Pediatric – Week 1 Discussion 1st REPLY

Please reply to the following discussion with one reference. Participate in the discussion by asking a question, providing a statement of clarification, providing a point of view with a rationale, challenging an aspect of the discussion, or indicating a relationship between two or more lines of reasoning in the discussion. Cite resources in your responses to other classmates.  
ASC Discussion:
What are the sources of pediatric primary care in the United States? Are these sources sufficient for providing health-care services to the pediatric population? Why or why not?
Sources of pediatric primary care include pediatricians, community health centers, health departments, family nurse practitioners, as well as family medical doctors.  According to Children’s Health Fund [CHF] (2016), there are nearly 73 million children under the age of 18 in the united states. 20.3 million or 28% of children, despite the above listed sources, still do not have access to quality care that meets current standards and expectations for pediatric care. Included in these numbers are uninsured, children who do not receive routine primary care, as well as children who are insured by public entities who receive primary care but lack access to the pediatric subspecialty they require for their disease state such as pediatric pulmonology (CHF, 2016). According to Kuo, Etzel, Chilton, Watson, & Gorski, (2012),  there are nine million children who are uninsured: 1 out of every five Latino and American Indian children, 1 out of every 8 black children,  and 1 out of every  9 Asian children are uninsured as compared to 1 in every 13 white children are without health insurance.
Are there certain pediatric populations that lack access to health-care services? Why?
There are several pediatric populations that lack access to quality health care services. Black and Latino populations have higher uninsured and underinsured rates than their white counter parts and are four times more likely to be in fair or poor health (Kuo et al., 2012). Impoverished, as well as children whose parents are uneducated, also lack access to adequate health care services. Additionally, parents of children who speak limited English lack adequate health care services as well (Agency for Healthcare Research and Quality, 2012).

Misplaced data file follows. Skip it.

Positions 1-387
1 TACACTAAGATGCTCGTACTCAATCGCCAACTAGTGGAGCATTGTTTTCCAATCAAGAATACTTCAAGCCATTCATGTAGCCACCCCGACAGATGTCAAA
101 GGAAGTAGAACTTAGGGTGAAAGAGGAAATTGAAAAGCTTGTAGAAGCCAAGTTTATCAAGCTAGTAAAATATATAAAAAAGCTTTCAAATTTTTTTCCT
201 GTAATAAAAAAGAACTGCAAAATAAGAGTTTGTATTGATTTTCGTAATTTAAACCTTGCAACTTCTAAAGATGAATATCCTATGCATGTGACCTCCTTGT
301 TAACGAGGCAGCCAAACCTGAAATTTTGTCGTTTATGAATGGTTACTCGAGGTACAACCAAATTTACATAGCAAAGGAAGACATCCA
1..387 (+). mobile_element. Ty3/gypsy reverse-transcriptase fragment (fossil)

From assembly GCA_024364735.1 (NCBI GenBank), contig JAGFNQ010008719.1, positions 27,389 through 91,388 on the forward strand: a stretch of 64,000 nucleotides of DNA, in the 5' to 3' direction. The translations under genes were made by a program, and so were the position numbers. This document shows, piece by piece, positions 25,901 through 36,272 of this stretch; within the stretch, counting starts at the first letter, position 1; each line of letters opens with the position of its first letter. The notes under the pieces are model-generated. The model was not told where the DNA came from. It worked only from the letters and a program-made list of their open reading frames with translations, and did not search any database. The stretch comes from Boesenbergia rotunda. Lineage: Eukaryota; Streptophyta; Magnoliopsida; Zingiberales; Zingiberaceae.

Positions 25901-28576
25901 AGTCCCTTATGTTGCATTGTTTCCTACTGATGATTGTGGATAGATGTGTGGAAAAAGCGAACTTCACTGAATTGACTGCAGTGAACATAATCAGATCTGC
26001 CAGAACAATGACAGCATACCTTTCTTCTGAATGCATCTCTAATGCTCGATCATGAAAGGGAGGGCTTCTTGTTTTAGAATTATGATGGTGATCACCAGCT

What are the barriers to children in accessing health-care services in the United States? Why do these barriers exist? 
Barriers to children accessing adequate health care services in the united states can be divided into two categories financial and non-financial. Financial barriers include lack of insurance, underinsured, lack of funds to pay copays, lack of funds to pay for prescriptions, lack of parents owning a car or adequate public transportation, and providers who implement insurance stigma and do not accept certain insurances (CHF, 2016).  Non-financial barriers are due to children’s’ dependence on adults to receive care, lack of full adult rights, as well as children being at the bottom of the family structure and in a family with limited resources, elders receive care first (Unite for Sight, 2015). Additionally, marginalization of black and Latino cultures, racism, lack of insurance, geographic location, as well as unawareness, create barriers as well. Barriers to adequate health care services lead to increased morbidities, mortalities and disease incidences among minority and poor children.
References
Agency for Healthcare Research and Quality. (2012). Disparities in healthcare quality among racial and ethnic groups: Selected findings from 2011 national healthcare quality and disparities reports. Retrieved from https://archive.ahrq.gov/research/findings/nhqrdr/nhqrdr11/minority.html#Introduction
Children’s Health Fund [CHF]. (2016). Unfinished business: More than 20 million children in U.S. still lack sufficient access to essential health care. Retrieved from https://www.childrenshealthfund.org/wp-content/uploads/2016/11/Unfinished-Business-Final_.pdf
Kuo, A. A., Etzel, R. A., Chilton, L. A., Watson, C., & Gorski, P. A. (2012). Primary care pediatrics and public health: Meeting the needs of today’s children. American Journal of Public Health, 102(12), e17–e23. doi:10.2105/AJPH.2012.301013
Unite for Sight. (2015). Module 2: Unique barriers to health care for children and adolescents. Retrieved from http://www.uniteforsight.org/women-children-course/barriers-children